Japan PM accepts Abe funeral criticism

·1-min read

Japan's prime minister accepts he did not sufficiently explain why he wants a state funeral for slain former premier Shinzo Abe, a decision that has dented his support that has slipped to its lowest ever.

Prime Minister Fumio Kishida's decision to hold a state-funded funeral on September 27 is widely opposed amid anger over revelations ties between the ruling party and a church group may have played a part in Abe's assassination.

"I humbly accept the criticism that my explanation was insufficient," Kishida told members of parliament on Thursday.

Abe, Japan's longest-serving but divisive premier, was shot and killed at an election rally on July 8.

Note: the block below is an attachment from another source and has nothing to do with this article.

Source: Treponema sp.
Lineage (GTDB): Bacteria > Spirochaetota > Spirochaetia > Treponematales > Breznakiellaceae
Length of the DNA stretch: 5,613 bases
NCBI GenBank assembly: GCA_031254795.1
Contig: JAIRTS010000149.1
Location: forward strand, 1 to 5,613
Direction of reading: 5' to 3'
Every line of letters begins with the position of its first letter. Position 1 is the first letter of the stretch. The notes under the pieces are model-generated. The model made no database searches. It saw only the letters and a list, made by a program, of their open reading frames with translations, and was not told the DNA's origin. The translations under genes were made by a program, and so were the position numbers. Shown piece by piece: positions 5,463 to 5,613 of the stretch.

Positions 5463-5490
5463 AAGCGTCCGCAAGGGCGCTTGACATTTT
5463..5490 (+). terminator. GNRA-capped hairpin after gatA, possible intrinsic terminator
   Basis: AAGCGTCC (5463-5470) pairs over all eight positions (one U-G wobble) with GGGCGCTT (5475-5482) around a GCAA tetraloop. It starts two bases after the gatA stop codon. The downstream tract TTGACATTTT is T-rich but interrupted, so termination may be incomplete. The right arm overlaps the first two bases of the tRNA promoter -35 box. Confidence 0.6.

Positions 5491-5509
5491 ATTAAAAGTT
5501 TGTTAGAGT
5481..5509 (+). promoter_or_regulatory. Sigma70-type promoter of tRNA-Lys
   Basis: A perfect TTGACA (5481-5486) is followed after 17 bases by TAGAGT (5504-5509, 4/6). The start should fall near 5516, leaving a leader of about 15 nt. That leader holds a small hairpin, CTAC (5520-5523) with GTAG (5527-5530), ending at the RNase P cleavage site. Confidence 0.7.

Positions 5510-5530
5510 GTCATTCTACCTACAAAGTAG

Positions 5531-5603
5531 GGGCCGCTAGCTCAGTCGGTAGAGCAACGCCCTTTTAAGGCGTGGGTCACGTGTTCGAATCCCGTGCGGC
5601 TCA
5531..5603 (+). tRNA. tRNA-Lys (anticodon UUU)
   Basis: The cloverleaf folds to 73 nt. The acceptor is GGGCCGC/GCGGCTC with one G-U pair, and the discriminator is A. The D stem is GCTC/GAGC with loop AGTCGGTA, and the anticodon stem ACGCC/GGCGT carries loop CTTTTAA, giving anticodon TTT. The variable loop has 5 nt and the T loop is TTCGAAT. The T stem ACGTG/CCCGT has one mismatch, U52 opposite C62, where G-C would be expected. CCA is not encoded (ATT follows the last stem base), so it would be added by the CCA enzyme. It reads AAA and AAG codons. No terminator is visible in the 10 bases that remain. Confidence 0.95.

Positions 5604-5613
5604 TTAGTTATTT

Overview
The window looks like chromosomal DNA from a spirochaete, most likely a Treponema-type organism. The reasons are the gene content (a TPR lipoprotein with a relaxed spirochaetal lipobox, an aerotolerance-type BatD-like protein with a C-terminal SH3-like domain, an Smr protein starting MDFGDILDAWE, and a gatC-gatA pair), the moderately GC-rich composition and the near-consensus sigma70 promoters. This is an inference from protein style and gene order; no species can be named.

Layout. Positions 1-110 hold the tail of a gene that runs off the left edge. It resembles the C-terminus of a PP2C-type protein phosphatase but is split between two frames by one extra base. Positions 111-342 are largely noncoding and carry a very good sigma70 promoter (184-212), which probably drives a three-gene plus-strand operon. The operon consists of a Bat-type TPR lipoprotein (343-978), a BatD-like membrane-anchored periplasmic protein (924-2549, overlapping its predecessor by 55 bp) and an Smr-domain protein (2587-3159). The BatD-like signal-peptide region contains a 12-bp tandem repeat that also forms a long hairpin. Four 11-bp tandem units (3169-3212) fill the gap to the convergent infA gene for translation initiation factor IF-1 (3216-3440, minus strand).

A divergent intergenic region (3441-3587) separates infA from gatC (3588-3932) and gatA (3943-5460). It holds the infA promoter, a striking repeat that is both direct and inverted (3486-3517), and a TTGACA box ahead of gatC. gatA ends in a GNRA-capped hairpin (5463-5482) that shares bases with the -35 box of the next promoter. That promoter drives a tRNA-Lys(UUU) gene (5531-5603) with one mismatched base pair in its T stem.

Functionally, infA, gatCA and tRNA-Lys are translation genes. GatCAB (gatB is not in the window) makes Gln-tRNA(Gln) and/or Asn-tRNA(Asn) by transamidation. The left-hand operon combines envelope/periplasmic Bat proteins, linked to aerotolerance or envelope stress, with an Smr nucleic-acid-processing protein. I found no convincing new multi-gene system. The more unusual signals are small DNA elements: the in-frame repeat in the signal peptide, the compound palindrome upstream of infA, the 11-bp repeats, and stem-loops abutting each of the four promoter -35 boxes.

His suspected assassin, arrested at the scene, bore a grudge against the Unification Church, alleging it bankrupted his mother, and blamed Abe for promoting it.

Most people in Japan feel links between the ruling party and the church - founded in South Korea in the 1950s and famous for its mass weddings - have not been adequately explained.

Many voters are sceptical the political party will cut ties with the church, as Kishida has promised.

Kishida has said he decided to hold a state funeral given Abe's contributions to the country and his achievements, recognised at home and abroad.

Criticism of the funeral could increase as the cost has risen to $A17.8 million and is likely to rise further.